Jonah’s Vision Quest ©
EcoChaplain Roger Wharton
Stephen Foster and Meredith Little in their exploration of the vision quest process have identified four stages of the quest that has become a widely accepted model for the psychological and spiritual process of the quester. These stages as adapted are outlined briefly below.
The first is the desire of the quester to seek. This desire may arise out of many circumstances that are personal, cultural, or global in nature. The desire is rooted in the need for personal understanding of the situation in which the person finds themselves and the hope of finding meaning for their life. The quest is undertaken then for the renewal of the individual and the benefit of community to which the person will return.
Severance or separation is the second phrase. Everything is left behind and the quester is cut off from the familiar past. The severance process usually takes time as the person isn’t just able to simply “walk away from it all.” Preparation is necessary for the anticipated change in their life. As the time to make the change approaches, the commitment to renewal is countered by fear of the unknown and the desire not to change. A self-examination occurs where the quester often is faced with their shadow side until the decision is made to continue or turn back.
If the quester forges ahead the next stage is known as the threshold. It comprises the adventure or ordeal of the seeker within a sacred or consecrated natural place. Here the threshing takes place and the seed grain is separated from the chaff. What is no longer important will fall away as the quester loses some of selfhood. In the passage a toll is paid by the ego. The threshold begins with a death, a severance, a dislocation. Then there is a passing through the sacred threshing-hold towards birth, and human transformation takes place.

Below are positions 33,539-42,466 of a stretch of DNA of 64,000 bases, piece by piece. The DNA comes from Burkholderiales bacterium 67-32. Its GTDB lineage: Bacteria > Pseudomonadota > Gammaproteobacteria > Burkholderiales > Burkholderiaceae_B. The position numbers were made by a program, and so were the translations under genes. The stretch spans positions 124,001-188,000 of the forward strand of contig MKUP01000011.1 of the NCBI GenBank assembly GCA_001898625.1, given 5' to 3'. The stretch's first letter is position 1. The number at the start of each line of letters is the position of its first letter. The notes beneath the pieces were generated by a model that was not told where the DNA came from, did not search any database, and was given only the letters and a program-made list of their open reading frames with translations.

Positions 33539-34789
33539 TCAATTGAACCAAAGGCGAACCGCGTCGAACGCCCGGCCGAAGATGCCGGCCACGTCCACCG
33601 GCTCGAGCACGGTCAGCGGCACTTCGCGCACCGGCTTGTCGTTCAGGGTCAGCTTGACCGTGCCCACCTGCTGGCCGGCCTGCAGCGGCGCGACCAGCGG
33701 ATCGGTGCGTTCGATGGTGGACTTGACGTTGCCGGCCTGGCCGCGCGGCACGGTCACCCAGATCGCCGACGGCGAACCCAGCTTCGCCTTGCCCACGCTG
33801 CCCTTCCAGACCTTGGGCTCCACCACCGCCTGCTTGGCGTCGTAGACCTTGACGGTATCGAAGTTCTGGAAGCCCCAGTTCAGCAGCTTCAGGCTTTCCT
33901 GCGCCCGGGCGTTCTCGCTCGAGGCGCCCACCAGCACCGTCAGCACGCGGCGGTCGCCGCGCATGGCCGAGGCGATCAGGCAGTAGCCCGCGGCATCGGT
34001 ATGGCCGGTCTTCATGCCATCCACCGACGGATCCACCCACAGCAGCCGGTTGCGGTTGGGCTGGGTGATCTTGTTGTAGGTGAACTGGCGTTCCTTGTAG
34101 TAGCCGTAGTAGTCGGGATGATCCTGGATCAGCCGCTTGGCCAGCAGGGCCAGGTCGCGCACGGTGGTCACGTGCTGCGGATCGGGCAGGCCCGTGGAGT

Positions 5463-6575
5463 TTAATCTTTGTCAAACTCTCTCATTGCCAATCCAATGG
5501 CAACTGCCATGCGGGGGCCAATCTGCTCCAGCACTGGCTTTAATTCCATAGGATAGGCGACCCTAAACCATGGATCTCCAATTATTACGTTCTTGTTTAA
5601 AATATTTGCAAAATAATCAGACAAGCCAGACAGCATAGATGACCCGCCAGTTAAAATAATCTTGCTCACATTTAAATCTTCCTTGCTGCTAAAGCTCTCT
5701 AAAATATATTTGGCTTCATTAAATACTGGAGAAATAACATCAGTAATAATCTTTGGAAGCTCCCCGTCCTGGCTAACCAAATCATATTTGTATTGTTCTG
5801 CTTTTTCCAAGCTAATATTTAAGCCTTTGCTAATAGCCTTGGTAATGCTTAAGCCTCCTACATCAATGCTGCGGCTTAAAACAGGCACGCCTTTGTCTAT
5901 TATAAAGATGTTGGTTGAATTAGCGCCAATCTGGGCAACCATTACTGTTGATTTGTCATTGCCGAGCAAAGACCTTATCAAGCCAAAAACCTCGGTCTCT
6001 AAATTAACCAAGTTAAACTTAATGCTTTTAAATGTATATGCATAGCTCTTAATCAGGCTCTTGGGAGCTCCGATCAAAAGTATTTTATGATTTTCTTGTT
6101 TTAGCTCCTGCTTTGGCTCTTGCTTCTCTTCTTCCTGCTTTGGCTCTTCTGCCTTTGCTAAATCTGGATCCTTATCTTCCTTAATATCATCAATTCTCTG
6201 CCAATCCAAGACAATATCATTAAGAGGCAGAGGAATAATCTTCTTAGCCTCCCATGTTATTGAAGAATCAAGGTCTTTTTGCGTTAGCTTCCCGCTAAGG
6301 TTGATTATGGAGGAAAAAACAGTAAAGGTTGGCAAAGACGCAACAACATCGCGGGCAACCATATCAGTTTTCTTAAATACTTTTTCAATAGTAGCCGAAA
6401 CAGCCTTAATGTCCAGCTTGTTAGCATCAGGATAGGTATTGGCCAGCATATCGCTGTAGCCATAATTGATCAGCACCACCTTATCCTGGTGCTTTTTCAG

The final stage is incorporation that sets the stage for the process to begin anew. Before the quester goes off again there is a period that may vary greatly in length where the seeker incorporates the wisdom of the quest into the community in a new life status. The person emerges into the social order to become one with the people. (The Roaring of the Sacred River. Pp. 20-24)
The biblical story of Jonah is a tale that could be used to discuss the vision quest from a Christian perspective. Not only does Jonah experience the various phases of the quest but the myth speaks of some wonderful Jewish and then Christian theology. It also serves as the model for the vision quest experience of Jesus not only in the forty days in the wilderness but also in the Passion, three days in the tomb, and Resurrection. Jonah’s tale is the story of every quester.
The call comes to Jonah from the Creator because of the condition of the people in the great city of Ninevah. Jonah, however, is not ready to cut his strings to undergo the risky travel and dangers of calling the people of Ninevah to repentance. Jonah, therefore, flees only to be pursued by God in a way that is more than a nagging in his stomach. On the realization that the safety of the sailors and passengers on his boat are in danger he is now ready to make the sacrifice for the welfare of his neighbors and willingly is tossed into the sea.